Visual Effects Society Issues Industry Bill of Rights
It is very difficult to imagine a modern feature film or TV program without visual effects. Visual effects drive the entertainment marketplace which entertains billions of people across the globe, and earns billions of net profit dollars each year.
Technology, local tax policies and the current business model have transformed the visual effects industry over the last 30 years from a provincial business with a few locations primarily in California, working on a relatively small number of projects, to a global market of projects and providers. Though the number of jobs has grown worldwide, job security and working conditions have significantly eroded.
Caught in these changing conditions are the visual effects artists, practitioners, and facilities that actually do the work and are finding the business landscape more difficult to navigate. In some parts of the world, many artists and practitioners do not have access to health care coverage (primarily in countries without nationalized health care); in many areas of the world, non-paid and unchecked overtime, lack of access to pensions and day-to-day job security are key issues facing visual effects artists and practitioners. Similarly, many facilities are experiencing tremendous difficulties keeping their doors open because they are finding out that their current business models are broken.
The Visual Effects Society (VES) is an honorary Society of artists and practitioners, and is currently the preeminent visual effects organization in the industry. Our mission is to further the art and science of visual effects, to address conditions impacting artists and practitioners, facilities, directors and studios, and to reflect the needs of our membership, therefore enhancing the artistic and business lives of our members around the world. Addressing these challenges will require the collaboration and cooperation of all sectors of the entertainment industry.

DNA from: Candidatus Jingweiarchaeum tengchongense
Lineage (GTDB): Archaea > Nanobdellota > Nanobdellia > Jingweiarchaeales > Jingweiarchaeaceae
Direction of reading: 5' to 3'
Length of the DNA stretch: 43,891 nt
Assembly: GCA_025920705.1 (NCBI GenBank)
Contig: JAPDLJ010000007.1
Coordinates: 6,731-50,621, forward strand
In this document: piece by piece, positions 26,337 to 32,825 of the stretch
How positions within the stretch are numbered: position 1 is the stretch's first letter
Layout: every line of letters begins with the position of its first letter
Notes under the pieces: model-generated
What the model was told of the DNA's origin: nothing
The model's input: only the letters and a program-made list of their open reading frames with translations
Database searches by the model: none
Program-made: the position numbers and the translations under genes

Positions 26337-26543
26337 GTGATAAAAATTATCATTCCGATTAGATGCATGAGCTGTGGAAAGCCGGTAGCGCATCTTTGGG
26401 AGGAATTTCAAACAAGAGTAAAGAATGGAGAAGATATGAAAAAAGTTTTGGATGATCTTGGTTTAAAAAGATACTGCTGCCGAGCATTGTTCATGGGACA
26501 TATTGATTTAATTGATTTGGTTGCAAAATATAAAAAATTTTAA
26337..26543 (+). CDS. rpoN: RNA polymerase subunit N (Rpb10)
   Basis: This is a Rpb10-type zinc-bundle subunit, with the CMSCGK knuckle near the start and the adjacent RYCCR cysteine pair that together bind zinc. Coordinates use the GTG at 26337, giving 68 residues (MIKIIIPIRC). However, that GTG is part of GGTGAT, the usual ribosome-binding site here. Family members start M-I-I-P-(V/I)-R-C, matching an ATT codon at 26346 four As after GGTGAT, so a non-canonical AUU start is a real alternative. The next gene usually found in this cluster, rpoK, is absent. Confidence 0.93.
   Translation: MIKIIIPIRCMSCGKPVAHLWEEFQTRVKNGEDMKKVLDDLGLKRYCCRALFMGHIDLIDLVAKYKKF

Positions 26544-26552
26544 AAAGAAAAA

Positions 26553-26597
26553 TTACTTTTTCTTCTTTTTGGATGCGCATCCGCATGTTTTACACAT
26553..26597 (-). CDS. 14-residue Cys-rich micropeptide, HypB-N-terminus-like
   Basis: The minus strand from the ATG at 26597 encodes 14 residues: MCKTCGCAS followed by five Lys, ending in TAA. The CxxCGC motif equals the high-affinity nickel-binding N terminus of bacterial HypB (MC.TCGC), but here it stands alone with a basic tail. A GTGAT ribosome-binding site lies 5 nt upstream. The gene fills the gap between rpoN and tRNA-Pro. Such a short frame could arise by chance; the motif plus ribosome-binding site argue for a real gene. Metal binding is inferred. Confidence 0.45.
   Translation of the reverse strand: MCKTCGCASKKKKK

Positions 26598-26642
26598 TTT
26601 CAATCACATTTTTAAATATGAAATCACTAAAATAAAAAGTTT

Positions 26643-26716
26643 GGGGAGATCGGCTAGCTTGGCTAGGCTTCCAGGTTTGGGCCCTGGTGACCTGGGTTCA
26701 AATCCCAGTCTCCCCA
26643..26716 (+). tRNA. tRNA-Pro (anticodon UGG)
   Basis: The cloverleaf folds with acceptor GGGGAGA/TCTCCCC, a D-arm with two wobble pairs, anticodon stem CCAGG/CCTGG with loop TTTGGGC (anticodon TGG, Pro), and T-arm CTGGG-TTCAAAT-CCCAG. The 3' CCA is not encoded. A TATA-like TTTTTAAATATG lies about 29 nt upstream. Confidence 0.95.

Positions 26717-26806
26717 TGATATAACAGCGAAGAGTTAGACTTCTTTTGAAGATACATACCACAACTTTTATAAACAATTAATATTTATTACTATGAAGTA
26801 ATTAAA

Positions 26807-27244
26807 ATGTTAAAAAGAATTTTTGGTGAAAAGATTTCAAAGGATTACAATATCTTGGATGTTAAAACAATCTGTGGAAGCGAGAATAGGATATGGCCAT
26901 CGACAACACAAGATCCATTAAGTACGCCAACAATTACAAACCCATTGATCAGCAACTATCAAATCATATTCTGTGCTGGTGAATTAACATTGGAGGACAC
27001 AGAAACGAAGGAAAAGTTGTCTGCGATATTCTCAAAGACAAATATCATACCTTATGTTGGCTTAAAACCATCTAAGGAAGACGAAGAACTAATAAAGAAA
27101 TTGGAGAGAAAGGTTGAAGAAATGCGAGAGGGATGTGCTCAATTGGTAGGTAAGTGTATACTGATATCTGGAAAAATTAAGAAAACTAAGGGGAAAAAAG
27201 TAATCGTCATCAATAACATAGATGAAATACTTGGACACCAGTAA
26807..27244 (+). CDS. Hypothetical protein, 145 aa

In response to this environment, the VES offers this visual effects Bill of Rights, and a dedication to work with the entertainment industry at large to transform the visual effects industry into a model that is mutually sustainable for artists and practitioners, facilities and studios.
Therefore be it resolved that:
A Visual Effects Artist or Practitioner has the right to:
* A clear understanding of the work he/she is being hired to perform, including knowing what they are being paid per hour, per week or per job, as well as the duration of the assignment, with strict adherence to all local labor laws and tax codes regarding overtime, sick time, vacation time, working conditions, safety and other aspects of a professional work environment. This would include a minimum of an industry-standard turnaround between work shifts;
* Negotiate a modification in the terms of employment should the realities of the position change in any material way, or decline work that is outside the terms of the employment agreement;
* Quality health care coverage no matter where in the world he/she may be working;
* Be paid on time;
* Work under conditions conducive to the work they are expected to perform and the creative process it entails;
* Be given a reasonable amount of notice when being asked to work overtime. If asked, to be able to turn down such requests without reprisals;
* An appropriate and certifiable credit;
* Show their work after the project is commercially released for the purpose of securing more work.
A Visual Effects Facility has the right to:
* A clear and reasonable deal memo with the artists and practitioners for hire delineating the scope of the work, the schedule from commencement to completion, and the agreed upon price;
* A clear and reasonable contract, signed before their work begins, with the producers or studio hiring the facility, delineating the scope of work, production schedule and payment schedule;
* Expect to make a fair and reasonable profit for work performed;
* Expect the highest level of professionalism from artists, practitioners, and studios;
* Turn down projects, or additional work on projects already awarded, without fear of reprisal on future projects;
* Charge for material changes and delivery schedule changes that impact the ability to deliver or the quality of work to be delivered;